The fighting pride of Squamish, BC, Canada doesn’t have a long drive to Vancouver for this weekend’s fight against Miles Johns. And if you ask Cole Smith about it, you wouldn’t blame him if he didn’t get off his exit and just kept driving.
“It’s a 45-minute drive and it's all highway,” said Smith of the trip to Vancouver. “So as soon as you jump on the highway, it's such a beautiful drive. I'm on the side of the mountain, above the ocean. It's a really, really cool drive.”
Listen to Smith talk about his native country, particularly his hometown, and it makes you want to pack your bags and leave for the Great White North. But beyond his unofficial gig as Canadian tourism ambassador, the 30-year-old bantamweight does have a day job to tend to, and after a stellar run on the local circuit, he made the most of his promotion to the UFC in May by defeating Mitch Gagnon.
The first-time UFC jitters? They were hard to see that night, but Smith isn’t ready to dismiss them altogether.
“For sure there's a bit of jitters, but I felt like the only ones that were bringing the jitters were most of the media guys,” he laughs. “They're saying, ‘Why aren't you nervous,’ ‘You should be nervous,’ ‘Everyone's nervous in your situation,’ and I'm like, 'Dude, I'm all good.' I have the mentality that you only live once, so why not do anything that scares you and do it all. What's the worst that's gonna happen? The world's gonna keep going and keep spinning tomorrow. Just go out there and fight and have fun and that's the whole point.”
Smith had plenty of fun in defeating Gagnon to move to 7-0 as a pro, but more than just the victory, it was the reality that he was finally where he wanted to be. So what’s there to be nervous about then?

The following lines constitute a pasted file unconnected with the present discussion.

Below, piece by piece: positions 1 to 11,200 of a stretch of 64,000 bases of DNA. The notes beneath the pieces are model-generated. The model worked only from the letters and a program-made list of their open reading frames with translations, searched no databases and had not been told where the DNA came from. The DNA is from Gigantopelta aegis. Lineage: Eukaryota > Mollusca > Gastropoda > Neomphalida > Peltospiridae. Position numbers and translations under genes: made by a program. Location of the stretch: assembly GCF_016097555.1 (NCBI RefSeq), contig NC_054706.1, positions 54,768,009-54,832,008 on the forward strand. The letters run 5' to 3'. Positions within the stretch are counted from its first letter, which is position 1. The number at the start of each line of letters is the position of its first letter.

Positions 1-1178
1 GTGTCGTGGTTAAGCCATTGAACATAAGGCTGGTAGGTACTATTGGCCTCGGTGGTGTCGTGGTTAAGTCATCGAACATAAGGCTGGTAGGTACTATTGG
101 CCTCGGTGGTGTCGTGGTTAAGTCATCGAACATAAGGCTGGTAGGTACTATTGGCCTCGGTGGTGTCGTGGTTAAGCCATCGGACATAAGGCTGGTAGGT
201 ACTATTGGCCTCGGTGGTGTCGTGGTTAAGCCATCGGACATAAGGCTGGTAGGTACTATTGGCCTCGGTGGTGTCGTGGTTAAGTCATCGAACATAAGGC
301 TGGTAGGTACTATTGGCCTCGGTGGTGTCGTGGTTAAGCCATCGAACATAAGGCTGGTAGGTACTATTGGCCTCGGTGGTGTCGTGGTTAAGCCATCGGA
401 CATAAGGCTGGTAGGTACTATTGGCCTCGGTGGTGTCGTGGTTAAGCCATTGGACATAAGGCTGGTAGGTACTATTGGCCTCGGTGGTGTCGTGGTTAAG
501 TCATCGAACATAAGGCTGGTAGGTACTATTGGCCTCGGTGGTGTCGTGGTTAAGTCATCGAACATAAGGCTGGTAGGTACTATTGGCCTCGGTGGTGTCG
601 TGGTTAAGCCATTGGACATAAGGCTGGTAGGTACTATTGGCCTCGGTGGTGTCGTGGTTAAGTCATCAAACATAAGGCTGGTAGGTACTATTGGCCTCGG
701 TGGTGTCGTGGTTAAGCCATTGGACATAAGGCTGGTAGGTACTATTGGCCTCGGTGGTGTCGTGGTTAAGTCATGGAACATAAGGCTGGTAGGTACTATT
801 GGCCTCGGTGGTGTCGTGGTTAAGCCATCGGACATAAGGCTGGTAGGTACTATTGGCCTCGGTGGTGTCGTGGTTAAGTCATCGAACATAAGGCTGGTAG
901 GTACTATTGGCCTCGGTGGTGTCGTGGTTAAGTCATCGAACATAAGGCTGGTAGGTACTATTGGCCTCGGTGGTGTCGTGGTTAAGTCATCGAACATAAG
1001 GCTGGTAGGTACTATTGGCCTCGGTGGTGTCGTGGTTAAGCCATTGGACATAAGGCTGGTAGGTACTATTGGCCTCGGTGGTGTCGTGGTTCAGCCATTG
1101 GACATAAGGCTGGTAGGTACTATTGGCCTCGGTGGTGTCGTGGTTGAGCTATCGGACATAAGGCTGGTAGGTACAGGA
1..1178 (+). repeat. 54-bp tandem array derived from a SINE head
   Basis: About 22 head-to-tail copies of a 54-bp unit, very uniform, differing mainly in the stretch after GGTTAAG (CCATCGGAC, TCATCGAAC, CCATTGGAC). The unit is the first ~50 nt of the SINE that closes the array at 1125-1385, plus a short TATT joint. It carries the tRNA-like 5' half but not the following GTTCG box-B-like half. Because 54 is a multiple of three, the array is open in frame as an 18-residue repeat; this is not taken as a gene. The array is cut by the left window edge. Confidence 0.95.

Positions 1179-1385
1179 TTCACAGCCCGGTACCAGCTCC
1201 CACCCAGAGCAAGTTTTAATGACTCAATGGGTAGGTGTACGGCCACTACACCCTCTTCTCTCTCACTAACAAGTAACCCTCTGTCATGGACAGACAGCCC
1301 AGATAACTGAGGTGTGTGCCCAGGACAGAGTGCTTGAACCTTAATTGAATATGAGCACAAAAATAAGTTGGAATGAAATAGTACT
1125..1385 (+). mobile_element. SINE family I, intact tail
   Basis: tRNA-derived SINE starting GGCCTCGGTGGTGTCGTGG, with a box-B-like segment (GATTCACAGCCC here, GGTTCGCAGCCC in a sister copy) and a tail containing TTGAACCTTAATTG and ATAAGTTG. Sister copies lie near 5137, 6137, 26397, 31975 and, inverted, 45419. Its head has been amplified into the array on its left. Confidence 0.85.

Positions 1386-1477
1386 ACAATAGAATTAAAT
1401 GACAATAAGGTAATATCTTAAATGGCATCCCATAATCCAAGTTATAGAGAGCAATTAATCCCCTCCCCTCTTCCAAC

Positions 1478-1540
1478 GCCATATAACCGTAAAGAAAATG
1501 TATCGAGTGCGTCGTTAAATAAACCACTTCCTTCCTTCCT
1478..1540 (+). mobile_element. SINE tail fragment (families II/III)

“One thing that I really embraced was the fact that I'm in the UFC now,” Smith said. “I've made it, I'm fighting with the best fighters in the world. Locally, I felt there was a little bit more pressure just because you can't lose to the locals and you can't lose a round to the locals. You have to dominate the locals if you want to get to the UFC. You need to be the best local. So all of my fights here, it was like, 'Okay man, you really need to beat these guys. It can't be close, it can't have a couple close rounds; you need to wipe these guys out.’ So I felt there was a lot more pressure on me to perform. And now that I'm in the show, the fighters are so good, it is what it is, so I figured that helped me a little bit.”
With all that out of the way, Smith can now focus on the present and future, and the future gets brighter if he takes out fellow unbeaten Johns in the present. But regardless of the result, the stock of both bantamweights should rise simply because they took a fight that you would rarely see take place in a boxing ring. In other words, you don’t see two unbeaten prospects meeting this early on in their careers because there are too many records built to 20-0, 30-0, 40-0 in the sweet science.
“That would never happen in MMA,” said Smith of built-up records. “Every fight is tough, there's way too many ways to lose, and it's too hard of a sport. I appreciate the challenge in every fight, and here in Vancouver and in BC, we don't get easy fights. Every fight is tough and they're few and far between, so you can't pad your record out here. It's a little bit harder to do that.”
In the UFC, it’s nearly impossible, and that’s the way Smith likes it because he was built for this, whether on the local circuit in Canada in MMA or in Muay Thai matches in Thailand. That’s experience that’s hard to top, but there’s even more running through Smith’s head when he gets into a tough fight.
“I just remember all the ass kickings my brothers have given me,” he laughs. “If I could get through those beatings, man, I can get through anything.”
So don’t expect any second-time UFC jitters for “The Cole Train.” He’s a seasoned vet of the Octagon, even if it’s not on paper.
“I've been a UFC fighter before I got signed to the UFC,” he said. “Nobody knew it yet. I was there a long time ago. I've been putting in work for a really long time, I'm more experienced than most people believe and my record kind of leads on. So I've been confident that this is where I was gonna end up for a long time. I'm not surprised I'm here, I'm not shocked I'm here. It's what was supposed to happen.”